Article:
Iran's Nuclear Program: Security Implications for the UAE and the Gulf Region
1st Edition Year: 2007
Edition: First edition
Diplomatic efforts to persuade Iran to end its uranium enrichment activities appear to have been ineffective. Tehran wants to press ahead with its nuclear program but not so rashly as to blatantly show its nuclear weapons aspirations and therefore attract forceful international intervention. Instead, Tehran is concealing those aspirations in a cloud of ambiguity by claiming that its nuclear activities are merely for the production of civilian electrical power. All the while, Tehran is probably hiding a military component to its nuclear activities.
Iran's conventional military capabilities have been steadily deteriorating over the past generation, which severely hampers Tehran's power to challenge the United States in the Gulf. However, armed with nuclear weapons, the Iranians might calculate that in some future Gulf crisis they could pose an aggressive challenge to the United States in the military sphere.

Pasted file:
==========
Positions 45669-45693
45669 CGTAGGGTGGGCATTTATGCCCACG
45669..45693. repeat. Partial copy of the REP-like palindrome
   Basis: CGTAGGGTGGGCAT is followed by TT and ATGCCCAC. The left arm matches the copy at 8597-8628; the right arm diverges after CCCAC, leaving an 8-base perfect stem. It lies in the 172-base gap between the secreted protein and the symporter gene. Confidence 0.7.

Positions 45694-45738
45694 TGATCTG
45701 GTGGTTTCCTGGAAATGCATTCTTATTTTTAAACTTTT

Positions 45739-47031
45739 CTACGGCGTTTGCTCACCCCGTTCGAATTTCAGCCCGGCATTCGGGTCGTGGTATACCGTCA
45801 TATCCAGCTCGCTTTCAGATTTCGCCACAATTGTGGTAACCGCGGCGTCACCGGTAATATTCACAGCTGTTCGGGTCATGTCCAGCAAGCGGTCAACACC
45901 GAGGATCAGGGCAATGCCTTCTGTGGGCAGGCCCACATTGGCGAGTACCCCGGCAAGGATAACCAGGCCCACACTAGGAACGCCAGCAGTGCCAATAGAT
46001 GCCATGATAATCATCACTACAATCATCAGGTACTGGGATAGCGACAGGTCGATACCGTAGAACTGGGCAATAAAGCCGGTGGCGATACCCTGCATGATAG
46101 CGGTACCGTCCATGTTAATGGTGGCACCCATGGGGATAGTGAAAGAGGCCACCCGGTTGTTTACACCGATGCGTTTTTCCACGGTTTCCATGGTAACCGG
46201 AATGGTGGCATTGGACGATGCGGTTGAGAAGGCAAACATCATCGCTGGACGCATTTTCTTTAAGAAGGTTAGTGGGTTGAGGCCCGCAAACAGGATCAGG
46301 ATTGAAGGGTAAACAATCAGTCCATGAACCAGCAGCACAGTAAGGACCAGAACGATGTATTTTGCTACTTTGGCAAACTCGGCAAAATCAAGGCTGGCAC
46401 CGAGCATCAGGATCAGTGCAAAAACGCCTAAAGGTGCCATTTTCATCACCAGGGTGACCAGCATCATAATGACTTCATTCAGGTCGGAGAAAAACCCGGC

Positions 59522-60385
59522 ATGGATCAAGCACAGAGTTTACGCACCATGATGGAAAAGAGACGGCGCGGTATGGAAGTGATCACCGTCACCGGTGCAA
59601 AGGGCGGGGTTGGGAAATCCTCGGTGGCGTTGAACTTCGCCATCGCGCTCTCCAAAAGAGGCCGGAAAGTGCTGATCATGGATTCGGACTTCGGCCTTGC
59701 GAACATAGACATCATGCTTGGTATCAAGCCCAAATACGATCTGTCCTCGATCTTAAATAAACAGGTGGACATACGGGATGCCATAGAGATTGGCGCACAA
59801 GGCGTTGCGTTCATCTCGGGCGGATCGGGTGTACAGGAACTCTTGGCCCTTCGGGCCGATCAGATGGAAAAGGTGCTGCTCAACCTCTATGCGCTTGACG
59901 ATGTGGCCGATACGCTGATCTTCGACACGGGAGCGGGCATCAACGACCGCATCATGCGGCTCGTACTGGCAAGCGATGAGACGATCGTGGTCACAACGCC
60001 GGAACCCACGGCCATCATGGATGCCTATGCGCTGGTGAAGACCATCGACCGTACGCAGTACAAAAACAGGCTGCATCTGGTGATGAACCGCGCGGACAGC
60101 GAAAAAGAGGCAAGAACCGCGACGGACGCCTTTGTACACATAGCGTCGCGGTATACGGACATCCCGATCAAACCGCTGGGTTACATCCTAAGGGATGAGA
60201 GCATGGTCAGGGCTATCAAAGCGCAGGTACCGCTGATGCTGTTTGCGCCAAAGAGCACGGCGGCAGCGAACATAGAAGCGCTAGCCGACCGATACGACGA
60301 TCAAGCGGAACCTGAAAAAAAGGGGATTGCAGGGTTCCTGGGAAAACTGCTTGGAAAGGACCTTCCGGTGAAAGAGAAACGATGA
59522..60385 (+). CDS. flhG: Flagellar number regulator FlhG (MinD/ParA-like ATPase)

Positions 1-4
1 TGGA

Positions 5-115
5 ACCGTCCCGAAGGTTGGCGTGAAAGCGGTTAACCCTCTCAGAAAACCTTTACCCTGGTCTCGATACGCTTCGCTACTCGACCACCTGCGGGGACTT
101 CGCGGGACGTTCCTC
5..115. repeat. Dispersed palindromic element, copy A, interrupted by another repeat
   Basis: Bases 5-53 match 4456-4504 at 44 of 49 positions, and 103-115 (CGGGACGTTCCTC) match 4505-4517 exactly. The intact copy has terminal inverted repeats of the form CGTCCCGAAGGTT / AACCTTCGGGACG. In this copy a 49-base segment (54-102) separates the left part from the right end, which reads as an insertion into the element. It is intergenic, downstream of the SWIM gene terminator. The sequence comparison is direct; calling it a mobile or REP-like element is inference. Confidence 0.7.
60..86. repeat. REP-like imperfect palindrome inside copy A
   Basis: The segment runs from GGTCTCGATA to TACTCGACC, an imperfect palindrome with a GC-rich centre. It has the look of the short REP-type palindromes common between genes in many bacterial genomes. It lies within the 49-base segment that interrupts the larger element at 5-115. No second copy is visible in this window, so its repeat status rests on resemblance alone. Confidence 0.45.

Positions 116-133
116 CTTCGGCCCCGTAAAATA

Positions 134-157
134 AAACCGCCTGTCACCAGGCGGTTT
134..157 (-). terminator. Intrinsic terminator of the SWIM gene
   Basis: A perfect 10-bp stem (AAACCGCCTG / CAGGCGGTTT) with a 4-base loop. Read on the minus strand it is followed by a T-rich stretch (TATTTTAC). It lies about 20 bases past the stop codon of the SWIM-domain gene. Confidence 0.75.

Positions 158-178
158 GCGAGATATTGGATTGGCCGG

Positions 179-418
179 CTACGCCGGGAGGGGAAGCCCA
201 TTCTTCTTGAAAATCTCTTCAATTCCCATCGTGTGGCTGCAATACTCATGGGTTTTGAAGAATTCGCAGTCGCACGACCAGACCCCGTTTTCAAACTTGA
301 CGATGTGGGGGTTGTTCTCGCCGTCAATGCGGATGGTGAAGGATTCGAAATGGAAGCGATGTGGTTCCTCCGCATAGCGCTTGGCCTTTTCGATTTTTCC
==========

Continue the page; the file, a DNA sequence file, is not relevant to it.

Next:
US military planners might argue that Iran would never be able to threaten or use its nuclear weapons against US forces because the United States would retaliate in kind with devastating consequences. But the Iranians, for their part, might reason that the Americans, who take measures to minimize civilian casualties in war, would be self-deterred from nuclear retaliation because of the untold Iranian civilian casualties that would result from a nuclear strike on Iran.
The Gulf states, with Saudi leadership, recently announced joint interest in developing nuclear power. Officials from Bahrain, Kuwait, Oman, Qatar, Saudi Arabia and the UAE discussed a shared nuclear program for peaceful purposes at the Gulf Cooperation Council (GCC) meeting in Riyadh in December 2006.
If the likes of Iran, Saudi Arabia and Egypt were to eventually become nuclear-armed powers all within the narrow geographic confines of the Middle East region, they would be sitting on "hair triggers" and be under strong incentives to "use them or loose them" and to fire nuclear-armed ballistic missiles in a crisis. Many states in the Middle East have little geography and time in which to hide their leaderships from enemy attack. In a volatile region prone to crises, Middle East leaders would be under enormous psychological and emotional duress to launch their nukes first at an adversary's capital to physically decapitate its leadership and to eliminate the chances of retaliatory nuclear strikes. The "use or lose" mindset would permeate the Middle East and cause millions of innocent civilians to teeter on the brink of extinction. This picture of doom and gloom underscores the critical importance of sparing no effort today to head off the prospect of a nuclear-armed Iran.
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